If we find the company of good people on our path, it enhances our life in every way.
In Sanskrit, we call this, Satsang (Spiritual Fellowship).
Sages emphasize the power of Satsang to transform our life.
The Satsang need not be physical or face to face. Coming into contact with the thoughts of great saints and yogis via books or other media also constitutes Satsang.
Sri Ramana used to say that physical contact with the Guru is not important. It is the mental and spiritual contact that is critical and central for our growth.
Know yourself to be free
and realize your bliss.
Thinking yourself bound
will make you miss
that which is easily found
by being still.
What is the secret of happiness?
Don’t bother anyone.
Don’t be bothered by anyone.
That is the path of joy and freedom.
Help those who come your way. Help where needed.
But don’t bother anyone. Don’t impose yourself and your views on others.
Stay with people and be part of the community devoted to universal love and peace.
Stay away from those who like to argue. Let them find their way.
Sri Ramana used to say that the best help we can give others is to transform ourself.
Be a person of peace and compassion, and this will reflect in your actions.
Be the light. That light will illumine your path and that of others and will be the best help you can give.
Quietly shine in your own pure nature of peace and radiance.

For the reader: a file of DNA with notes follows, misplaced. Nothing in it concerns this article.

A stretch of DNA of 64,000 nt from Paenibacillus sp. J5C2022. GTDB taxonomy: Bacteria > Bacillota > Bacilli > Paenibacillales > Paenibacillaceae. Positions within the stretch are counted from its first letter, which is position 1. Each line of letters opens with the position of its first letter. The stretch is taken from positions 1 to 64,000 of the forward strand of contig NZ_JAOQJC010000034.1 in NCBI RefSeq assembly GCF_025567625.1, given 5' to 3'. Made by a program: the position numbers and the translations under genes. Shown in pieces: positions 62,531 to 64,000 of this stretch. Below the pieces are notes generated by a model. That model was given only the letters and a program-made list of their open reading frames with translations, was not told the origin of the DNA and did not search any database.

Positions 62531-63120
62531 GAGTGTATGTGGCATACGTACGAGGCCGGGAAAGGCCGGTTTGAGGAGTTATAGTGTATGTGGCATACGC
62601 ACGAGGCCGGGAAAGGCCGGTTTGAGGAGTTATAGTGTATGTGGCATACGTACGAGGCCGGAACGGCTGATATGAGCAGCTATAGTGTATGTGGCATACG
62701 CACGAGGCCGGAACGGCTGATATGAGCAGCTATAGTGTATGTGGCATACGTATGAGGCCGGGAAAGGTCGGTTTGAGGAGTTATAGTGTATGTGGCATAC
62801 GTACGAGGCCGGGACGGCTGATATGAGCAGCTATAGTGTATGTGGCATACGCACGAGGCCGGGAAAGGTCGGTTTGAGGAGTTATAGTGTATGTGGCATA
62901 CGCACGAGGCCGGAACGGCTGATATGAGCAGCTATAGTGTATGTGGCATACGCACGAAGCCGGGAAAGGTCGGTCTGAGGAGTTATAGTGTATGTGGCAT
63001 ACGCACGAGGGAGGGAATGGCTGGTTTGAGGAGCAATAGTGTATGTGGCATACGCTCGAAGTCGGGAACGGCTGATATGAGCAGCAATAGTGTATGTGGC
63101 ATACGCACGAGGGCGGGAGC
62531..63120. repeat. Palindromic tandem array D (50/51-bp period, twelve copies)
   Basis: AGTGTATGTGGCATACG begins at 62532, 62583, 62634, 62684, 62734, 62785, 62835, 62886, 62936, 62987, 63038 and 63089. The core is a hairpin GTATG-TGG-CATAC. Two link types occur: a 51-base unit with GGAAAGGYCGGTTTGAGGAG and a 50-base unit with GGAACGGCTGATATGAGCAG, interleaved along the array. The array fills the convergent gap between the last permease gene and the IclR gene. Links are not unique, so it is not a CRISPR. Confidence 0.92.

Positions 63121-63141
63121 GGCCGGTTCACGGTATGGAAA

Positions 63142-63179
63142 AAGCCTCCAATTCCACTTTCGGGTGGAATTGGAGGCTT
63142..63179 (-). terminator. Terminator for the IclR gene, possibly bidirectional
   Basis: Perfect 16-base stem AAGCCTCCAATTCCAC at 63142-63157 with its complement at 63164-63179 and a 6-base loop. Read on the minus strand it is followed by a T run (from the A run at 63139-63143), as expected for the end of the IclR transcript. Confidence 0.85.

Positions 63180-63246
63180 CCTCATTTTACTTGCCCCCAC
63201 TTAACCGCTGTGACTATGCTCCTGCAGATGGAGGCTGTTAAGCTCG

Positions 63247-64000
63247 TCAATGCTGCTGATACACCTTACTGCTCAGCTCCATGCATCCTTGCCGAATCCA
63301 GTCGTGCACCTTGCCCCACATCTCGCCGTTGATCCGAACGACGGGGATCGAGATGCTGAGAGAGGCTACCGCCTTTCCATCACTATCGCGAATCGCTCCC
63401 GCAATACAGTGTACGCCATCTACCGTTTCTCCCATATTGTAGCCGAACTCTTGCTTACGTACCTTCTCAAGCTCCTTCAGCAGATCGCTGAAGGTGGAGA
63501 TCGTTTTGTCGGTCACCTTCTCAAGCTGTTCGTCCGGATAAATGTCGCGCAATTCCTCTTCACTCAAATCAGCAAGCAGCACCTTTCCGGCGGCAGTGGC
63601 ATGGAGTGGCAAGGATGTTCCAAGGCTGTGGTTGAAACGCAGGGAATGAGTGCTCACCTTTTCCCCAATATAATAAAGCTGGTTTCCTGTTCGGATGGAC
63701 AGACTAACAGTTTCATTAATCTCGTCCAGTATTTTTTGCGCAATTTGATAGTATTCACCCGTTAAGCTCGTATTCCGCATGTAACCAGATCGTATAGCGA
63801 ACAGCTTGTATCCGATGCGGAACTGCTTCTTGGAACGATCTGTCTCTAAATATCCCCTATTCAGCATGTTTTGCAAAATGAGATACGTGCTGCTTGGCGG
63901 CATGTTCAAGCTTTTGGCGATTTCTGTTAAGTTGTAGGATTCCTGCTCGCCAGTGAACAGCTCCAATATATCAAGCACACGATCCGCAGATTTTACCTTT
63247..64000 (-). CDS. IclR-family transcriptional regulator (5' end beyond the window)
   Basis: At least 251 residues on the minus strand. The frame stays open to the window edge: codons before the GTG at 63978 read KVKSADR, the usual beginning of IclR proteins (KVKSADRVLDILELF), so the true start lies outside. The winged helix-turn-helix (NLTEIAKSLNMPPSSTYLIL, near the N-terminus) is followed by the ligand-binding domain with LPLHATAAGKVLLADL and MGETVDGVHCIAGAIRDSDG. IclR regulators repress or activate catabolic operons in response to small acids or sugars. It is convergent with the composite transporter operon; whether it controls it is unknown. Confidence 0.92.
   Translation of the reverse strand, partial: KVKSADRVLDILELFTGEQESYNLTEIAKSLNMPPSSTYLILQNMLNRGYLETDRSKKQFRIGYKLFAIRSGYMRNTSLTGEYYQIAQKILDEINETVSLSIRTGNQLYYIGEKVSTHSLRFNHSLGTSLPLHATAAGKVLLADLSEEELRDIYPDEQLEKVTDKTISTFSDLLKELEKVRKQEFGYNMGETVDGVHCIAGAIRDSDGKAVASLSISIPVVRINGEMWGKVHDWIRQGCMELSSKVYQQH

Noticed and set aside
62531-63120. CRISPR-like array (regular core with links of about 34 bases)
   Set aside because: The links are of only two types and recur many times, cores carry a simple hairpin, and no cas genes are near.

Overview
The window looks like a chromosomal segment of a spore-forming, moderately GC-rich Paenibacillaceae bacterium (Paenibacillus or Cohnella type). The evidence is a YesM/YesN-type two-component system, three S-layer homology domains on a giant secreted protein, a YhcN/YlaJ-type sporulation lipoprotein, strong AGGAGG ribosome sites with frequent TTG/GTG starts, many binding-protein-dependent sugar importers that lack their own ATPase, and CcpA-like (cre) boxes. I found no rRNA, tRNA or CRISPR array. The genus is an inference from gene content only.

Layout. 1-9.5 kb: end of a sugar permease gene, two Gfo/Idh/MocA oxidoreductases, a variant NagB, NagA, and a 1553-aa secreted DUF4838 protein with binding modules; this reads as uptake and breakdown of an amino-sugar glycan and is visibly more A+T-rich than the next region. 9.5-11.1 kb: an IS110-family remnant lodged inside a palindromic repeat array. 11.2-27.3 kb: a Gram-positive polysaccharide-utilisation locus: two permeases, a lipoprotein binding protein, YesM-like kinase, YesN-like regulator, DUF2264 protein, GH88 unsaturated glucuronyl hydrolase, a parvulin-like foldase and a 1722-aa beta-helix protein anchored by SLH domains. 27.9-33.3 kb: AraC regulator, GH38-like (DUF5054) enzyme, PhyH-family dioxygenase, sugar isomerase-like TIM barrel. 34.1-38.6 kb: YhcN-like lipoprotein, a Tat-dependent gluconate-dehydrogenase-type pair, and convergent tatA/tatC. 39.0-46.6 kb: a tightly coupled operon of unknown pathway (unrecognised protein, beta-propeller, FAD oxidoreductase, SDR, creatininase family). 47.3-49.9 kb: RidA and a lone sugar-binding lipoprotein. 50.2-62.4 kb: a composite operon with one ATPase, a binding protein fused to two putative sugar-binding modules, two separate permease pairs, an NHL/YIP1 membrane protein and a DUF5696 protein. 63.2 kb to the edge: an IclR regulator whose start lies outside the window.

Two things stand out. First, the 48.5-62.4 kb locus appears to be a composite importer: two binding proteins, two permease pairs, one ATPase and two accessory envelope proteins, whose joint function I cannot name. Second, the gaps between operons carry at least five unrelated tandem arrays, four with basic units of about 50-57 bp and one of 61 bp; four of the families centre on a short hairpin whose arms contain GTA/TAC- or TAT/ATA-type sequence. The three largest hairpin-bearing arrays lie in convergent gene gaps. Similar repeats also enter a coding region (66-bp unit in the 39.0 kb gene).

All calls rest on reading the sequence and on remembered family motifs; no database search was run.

You will have done all you can.
Whether honored or tormented, in laughter or tears
the wise man, who is aware of his Self-Nature
does not see the body and mind as his own
and releases them to their natural ways.
Freedom from duality comes from Self-Knowledge
and reveals the joy that takes one beyond all sorrows.
Here are the original verses from the Asthavakra Gita 3.9-3.14
Whether feted or tormented, the wise man is always aware of his supreme self-nature and is neither pleased nor disappointed. 3.9
The great-souled person sees even his own body in action as if it were someone else’s, so how should he be disturbed by praise or blame? 3.10
Seeing this world as pure illusion, and devoid of any interest in it, how should the strong-minded person feel fear, even at the approach of death? 3.11
Who can be compared to the great-souled person whose mind is free from desire even in disappointment, and who has found satisfaction in self-knowledge? 3.12
How should a strong-minded person who knows that what he sees is by its very nature nothing, consider one thing to be grasped and another to be rejected? 3.13
An object of enjoyment that comes of itself is neither painful nor pleasurable for someone who has eliminated attachment, and who is free from dualism and from desire. 3.14